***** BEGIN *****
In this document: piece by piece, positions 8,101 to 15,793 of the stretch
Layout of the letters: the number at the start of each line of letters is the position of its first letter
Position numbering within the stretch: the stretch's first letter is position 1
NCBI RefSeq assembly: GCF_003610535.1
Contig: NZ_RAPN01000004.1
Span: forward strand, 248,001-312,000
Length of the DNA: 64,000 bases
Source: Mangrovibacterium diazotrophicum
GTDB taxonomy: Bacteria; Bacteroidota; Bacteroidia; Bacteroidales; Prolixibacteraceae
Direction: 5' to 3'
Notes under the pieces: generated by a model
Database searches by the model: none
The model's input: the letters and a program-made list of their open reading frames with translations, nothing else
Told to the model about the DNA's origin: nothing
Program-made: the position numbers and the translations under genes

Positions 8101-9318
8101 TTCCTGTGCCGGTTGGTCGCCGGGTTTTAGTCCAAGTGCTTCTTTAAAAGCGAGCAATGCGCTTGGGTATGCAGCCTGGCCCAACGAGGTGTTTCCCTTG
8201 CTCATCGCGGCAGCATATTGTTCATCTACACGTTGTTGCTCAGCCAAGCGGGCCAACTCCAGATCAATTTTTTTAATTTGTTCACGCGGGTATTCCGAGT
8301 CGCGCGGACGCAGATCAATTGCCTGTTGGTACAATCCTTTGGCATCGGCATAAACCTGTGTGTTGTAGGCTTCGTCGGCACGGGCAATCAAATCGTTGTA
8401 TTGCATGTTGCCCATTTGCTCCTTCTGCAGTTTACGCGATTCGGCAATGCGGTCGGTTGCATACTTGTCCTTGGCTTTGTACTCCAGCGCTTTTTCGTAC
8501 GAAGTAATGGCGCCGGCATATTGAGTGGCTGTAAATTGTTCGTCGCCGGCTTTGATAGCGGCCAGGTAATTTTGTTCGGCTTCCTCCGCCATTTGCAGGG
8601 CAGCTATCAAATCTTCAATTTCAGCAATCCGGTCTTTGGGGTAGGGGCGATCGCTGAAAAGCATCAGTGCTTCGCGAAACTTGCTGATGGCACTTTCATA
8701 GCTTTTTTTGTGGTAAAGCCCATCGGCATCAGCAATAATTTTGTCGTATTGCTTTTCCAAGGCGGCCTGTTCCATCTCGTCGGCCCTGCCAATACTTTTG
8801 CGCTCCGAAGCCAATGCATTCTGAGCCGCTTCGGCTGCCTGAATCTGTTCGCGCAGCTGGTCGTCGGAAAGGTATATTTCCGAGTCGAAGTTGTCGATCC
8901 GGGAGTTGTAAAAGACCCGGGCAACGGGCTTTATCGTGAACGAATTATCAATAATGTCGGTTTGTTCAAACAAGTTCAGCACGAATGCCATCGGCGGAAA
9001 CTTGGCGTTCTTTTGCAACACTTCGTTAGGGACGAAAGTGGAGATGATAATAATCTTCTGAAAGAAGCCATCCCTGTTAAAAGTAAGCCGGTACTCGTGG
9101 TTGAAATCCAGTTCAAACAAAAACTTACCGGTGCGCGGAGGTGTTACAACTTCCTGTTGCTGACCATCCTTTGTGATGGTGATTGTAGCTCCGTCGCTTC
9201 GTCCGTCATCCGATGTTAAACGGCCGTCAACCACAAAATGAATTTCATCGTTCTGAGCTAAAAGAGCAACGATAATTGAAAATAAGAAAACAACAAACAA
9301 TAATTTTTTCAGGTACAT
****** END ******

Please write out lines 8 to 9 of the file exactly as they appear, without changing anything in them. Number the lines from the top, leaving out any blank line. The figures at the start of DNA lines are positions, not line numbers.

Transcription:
Source: Mangrovibacterium diazotrophicum
GTDB taxonomy: Bacteria; Bacteroidota; Bacteroidia; Bacteroidales; Prolixibacteraceae